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Have any of you ever done this, how fun was it?
I like to show off my small willy and large vag
That's Dr show off with a small willy to you, pal.
(masters distance learning and working full time, aye)
It was.... not that great tbh. Took me four years to finish it. It was kind of self-paced and the marking system / just general way they fed back was appalling which didn't help and also I am super super lazy. I know people who did the same course in half the time.
I did it because I *had* to to pursue my intended career path. The plus side of doing it distance learning is that basically you just had to hand in course work (so no lectures or seminars to attend) so basically I just did the absolute minimum. I can't imaging having to fit stuff like that around a full-time job.
social life. I'd only block out whole weekends for "study" once every few months. I was able to do most of it in the evenings about one day before an assignment was due because that's how I roll.
and use the down time in work better
without really thinking about it. That's how I felt anyway.
Some of the students I teach are doing the MSc part time while working full time.
There's a few things to consider:
- your hours and expectations of your employer.
- the 'at uni' days for your masters (may well be compressed down to 2 or 3 days)
- why you want to do a masters when you have a job?
- are there alternative distance-learning masters courses which would be a much easier and better set-up. Many online only courses are much more geared and tailored to people who are working. Regular Master's courses aren't.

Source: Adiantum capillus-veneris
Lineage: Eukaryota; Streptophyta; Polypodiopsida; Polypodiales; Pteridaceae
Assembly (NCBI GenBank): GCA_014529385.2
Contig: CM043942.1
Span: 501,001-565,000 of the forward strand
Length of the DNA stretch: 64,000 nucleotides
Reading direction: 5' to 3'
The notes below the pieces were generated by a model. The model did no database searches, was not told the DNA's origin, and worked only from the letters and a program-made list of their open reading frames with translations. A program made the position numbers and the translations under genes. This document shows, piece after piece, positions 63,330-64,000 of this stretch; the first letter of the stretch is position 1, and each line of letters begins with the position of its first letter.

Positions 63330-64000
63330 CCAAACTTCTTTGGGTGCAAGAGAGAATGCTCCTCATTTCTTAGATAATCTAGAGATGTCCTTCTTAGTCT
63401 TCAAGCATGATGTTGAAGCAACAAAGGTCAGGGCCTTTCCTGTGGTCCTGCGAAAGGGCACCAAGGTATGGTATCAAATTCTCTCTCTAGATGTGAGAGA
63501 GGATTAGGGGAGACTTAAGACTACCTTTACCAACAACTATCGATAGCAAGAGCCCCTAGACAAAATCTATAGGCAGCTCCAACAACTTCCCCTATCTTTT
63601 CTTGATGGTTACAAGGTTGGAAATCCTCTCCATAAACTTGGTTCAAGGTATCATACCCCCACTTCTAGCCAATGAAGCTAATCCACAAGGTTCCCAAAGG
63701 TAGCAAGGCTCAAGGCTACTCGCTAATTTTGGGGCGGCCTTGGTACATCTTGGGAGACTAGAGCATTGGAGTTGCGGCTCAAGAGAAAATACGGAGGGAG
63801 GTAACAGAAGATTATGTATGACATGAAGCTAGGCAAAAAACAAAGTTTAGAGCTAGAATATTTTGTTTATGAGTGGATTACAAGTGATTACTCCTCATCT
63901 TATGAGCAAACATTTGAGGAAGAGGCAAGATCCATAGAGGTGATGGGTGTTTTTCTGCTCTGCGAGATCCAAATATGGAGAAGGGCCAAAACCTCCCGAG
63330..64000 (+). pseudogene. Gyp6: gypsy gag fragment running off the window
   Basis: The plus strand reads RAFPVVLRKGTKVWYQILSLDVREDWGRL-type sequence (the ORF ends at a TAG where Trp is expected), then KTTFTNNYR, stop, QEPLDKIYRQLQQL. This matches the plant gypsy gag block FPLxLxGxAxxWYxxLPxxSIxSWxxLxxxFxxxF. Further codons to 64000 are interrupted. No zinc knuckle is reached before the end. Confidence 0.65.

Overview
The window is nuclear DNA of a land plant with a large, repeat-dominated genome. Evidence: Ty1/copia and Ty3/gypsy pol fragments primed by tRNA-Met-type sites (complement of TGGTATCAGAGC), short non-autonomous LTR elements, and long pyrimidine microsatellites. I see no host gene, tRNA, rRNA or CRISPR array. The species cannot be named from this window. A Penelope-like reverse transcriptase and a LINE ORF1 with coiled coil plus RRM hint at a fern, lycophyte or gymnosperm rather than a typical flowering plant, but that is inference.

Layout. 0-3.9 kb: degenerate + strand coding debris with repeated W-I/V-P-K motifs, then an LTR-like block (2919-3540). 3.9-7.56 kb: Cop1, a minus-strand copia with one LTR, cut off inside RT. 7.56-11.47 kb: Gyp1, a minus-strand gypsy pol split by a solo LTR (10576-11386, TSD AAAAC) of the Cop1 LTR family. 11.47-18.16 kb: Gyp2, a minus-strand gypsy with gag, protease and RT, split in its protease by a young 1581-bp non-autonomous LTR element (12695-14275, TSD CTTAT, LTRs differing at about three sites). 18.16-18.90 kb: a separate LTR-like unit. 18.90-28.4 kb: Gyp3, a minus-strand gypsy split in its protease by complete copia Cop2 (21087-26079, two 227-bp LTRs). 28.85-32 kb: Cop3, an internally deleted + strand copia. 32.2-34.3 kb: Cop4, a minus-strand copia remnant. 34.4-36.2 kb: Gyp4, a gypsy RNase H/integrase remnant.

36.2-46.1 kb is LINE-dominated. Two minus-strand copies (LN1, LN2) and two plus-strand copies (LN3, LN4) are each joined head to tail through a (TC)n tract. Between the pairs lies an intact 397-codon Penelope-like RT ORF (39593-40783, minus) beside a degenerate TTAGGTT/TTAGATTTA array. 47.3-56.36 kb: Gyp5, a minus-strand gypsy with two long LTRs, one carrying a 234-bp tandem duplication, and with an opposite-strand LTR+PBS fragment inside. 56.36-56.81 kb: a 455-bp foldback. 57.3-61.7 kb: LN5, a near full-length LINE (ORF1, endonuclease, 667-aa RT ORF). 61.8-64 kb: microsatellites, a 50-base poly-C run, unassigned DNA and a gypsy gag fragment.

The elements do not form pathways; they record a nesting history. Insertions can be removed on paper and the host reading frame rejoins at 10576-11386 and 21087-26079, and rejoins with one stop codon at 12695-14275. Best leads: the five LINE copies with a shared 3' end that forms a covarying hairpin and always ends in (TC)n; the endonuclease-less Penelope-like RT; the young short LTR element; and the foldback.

- Does the masters have a dissertation, and what is the expectation? E.g. some part time MSc's may still require a full time commitment over the summer for your dissertation.
- It makes a lot of sense to be up front and honest with your employer about what you're doing in your spare time. Explain how things won't impact on your work. If you're honest then if you need to rebalance something in an emergency, then you're not scrabbling around for a bullshit excuse. depends on the relationship with your employer and if your Masters could lead to benefits for them.
I mentioned to him last week the idea of rearranging my working week so that I could attend lectures, there are two unis pretty close. I'm doing it because I enjoy it and it's what I should've studied first time round, you kind of need a masters to get into the research (at least that's what some people have said, others aren't so sure). I think for me, I definitely would. What worries me is whether there is any point, there are loads of people (better than me) who work here with a PhD in the same subject who didn't go academia so I wonder if it's worth it. I know too I'd be totally consumed by it and worry about not having any life for another two years.
interested in particular in QFT
and was working full time / studying part time.
As mentioned above, you need to have an understanding employer. I had to change employer and so that I could condense my work hours into 4 days (I had one morning and one afternoon off per week). They were very nice about it all.
It was awkward with the uni, because a few times the seminars for the modules I wanted to do weren't on the days I had off, which meant I had to do a few that weren't really of much interest to me and for one term I had to do 2 modules at the same time, so basically studying full time. If your employer is flexible about the days you have off, you'll be fine though.
On another note, it was the hardest thing (work-wise) i've ever done. The amount of reading I had to do e.g. 800+ page novel a week, plus set readings. Maybe I'm a slow reader, but I really struggled. Plus, I was just too thick to understand a lot of it and couldn't get my head around a lot of the theory stuff.
But, I'm done now and it feels good to have it.